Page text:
We’re going to be autopsying the body of the 2016 election for years and may never figure out how we ended up where we are. I sit here at 2:30 a.m. trying to fully absorb the truth of what just happened, that Donald J. Trump is our President-elect.
I keep wondering if I saw the same Donald Trump that 50+ million other Americans saw. I thought I saw an unstable, lying, sexist, man-child with no attention span. I thought I heard someone who spewed enough xenophobic, racist vitriol that the KKK actually endorsed him. I thought I saw someone who had little regard for women and even less regard for the truth, so much so that he often contradicted not only objective news reports, but himself. I wonder if I was gas lighted because who would vote someone like that to be our president?
I don’t need to have people who are LGBT in my life to worry about their well-being under an administration where the newly elect vice president is a fan of conversion therapy and arresting gays who seek a marriage license, but I do.
I don’t need to have a young daughter who may face the devastating decision of whether to terminate an unwanted, or unviable pregnancy to fear for women’s reproductive safety, but I do.
I don’t need to break bread with people who pray to Allah, and wish to come to the US to share knowledge or talents to sense our loss when they are not allowed into our country, but I do.
I don’t need to have a friend who is African-American and fears for her son’s safety in a world where the President-elect has recently called for the death of five innocent black boys (who were convicted and later exonerated) to hate the injustice of that, but I do.
I don’t have to know people from many other countries who watch with deep concern at the lumbering giant that is America to share their fear, but I do.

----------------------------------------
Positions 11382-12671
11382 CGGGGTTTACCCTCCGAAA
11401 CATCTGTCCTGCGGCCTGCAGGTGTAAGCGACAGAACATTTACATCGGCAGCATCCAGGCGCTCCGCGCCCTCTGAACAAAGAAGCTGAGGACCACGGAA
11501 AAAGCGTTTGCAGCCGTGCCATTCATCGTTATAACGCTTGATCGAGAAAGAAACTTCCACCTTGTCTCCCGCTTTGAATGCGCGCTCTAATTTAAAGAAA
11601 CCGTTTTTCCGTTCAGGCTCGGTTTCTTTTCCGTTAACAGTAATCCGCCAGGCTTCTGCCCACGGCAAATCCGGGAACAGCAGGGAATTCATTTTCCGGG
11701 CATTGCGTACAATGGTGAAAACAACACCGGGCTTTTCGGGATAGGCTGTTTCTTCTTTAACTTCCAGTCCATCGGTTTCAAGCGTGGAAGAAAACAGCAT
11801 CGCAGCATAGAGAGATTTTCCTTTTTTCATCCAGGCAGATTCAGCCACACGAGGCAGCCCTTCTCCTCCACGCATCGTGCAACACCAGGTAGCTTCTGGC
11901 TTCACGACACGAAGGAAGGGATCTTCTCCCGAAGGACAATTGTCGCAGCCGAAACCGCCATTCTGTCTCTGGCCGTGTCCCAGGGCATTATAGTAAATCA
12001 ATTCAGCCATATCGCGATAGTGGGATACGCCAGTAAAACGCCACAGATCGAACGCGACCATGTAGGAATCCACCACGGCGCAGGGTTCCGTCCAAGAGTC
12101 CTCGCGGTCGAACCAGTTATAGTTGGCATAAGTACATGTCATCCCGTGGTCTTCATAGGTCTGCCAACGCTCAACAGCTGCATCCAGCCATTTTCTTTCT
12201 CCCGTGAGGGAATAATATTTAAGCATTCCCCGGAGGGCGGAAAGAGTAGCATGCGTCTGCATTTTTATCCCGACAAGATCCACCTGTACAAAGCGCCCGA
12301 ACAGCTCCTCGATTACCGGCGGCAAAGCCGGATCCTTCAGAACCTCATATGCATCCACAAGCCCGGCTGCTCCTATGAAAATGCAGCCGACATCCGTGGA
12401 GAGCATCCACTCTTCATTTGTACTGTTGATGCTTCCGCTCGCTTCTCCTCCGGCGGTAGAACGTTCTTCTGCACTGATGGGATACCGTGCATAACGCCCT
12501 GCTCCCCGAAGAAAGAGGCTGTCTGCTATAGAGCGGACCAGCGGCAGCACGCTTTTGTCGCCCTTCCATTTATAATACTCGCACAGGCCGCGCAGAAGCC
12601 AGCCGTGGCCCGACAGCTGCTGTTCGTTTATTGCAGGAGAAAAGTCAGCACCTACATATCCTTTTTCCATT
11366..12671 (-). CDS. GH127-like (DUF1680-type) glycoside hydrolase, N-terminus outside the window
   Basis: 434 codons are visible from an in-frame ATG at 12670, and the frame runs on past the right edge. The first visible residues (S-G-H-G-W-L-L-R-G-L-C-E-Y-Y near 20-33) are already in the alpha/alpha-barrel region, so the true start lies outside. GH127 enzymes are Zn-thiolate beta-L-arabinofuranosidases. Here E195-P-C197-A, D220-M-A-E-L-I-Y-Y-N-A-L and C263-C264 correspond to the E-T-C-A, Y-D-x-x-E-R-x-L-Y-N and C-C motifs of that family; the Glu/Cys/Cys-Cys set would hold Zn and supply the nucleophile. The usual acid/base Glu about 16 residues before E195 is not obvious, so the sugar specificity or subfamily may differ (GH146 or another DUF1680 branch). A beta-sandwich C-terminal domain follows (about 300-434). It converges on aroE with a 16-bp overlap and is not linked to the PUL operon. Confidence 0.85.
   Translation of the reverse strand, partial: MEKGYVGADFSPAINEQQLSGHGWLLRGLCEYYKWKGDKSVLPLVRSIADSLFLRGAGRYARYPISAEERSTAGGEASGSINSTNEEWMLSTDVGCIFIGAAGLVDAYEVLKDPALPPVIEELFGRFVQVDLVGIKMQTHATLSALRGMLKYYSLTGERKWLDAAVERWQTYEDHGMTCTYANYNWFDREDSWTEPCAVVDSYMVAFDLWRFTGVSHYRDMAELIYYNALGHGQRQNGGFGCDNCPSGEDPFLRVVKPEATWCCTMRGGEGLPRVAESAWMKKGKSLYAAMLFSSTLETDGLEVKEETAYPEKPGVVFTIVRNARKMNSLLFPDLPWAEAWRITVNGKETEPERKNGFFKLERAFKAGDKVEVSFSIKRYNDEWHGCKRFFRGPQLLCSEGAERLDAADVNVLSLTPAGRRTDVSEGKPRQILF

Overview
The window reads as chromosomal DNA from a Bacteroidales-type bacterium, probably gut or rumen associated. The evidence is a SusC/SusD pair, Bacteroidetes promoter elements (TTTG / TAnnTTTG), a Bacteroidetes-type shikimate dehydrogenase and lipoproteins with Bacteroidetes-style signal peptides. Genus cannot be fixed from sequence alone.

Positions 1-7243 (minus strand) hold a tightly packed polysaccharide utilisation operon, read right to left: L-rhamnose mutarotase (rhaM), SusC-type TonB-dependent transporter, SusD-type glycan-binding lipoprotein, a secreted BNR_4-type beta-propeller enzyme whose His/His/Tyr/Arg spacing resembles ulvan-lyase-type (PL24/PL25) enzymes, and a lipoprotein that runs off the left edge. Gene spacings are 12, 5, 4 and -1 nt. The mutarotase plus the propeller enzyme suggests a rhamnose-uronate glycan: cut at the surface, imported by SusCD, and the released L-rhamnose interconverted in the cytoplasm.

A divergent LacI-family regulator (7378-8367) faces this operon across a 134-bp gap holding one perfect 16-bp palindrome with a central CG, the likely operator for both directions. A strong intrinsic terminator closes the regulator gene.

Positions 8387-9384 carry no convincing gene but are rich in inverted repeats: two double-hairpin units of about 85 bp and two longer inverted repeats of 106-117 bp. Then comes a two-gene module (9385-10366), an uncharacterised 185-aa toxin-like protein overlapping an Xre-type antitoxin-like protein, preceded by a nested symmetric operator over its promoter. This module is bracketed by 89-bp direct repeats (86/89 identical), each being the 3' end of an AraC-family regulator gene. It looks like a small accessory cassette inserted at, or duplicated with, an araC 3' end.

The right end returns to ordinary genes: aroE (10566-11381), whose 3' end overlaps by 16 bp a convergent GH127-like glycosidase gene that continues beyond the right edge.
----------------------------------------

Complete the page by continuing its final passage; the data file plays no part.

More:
I don’t want to walk around knowing that over 50 million Americans felt so aggrieved by whatever promises they believe they were denied, that they chose to vote for someone endorsed by the KKK. But I do.
Maybe I’m a bit too sensitive being an Asian woman and all, but America feels a lot less welcoming, never mind that I’ve been a naturalized citizen for the past 45 years and have lived here most of my life.
It’s hard to predict. Hell, every news source, except Michael Moore, didn’t see this coming and I think we’re going to be living with the effects for many years. Of course there are some who are sleeping well tonight. They’re glad that they’ve been heard, that Trump is our president and are anxiously awaiting that wall built, those deportations started, those jobs magically brought back from who knows where by whatever means necessary.
Perhaps a revolution is necessary. A spotlight is shining on half in this country—those who voted for Trump, or those equally culpable, the ones who didn’t vote because they couldn’t “hold their nose” and vote for Hillary. They are getting the revolution they asked for, but revolution is always messy. Ask the Russians in 1917 or the Khmer Rouge in 1975. You think you know who will benefit, but then your savior becomes a wild untamable beast. We see you and if nothing else, perhaps the 50 million of us who voted for Clinton, will be kicked out of our complacency. We will be paying attention. We must if we’re going to learn anything from this election.
Here’s a picture of a cute puppy to make you feel better.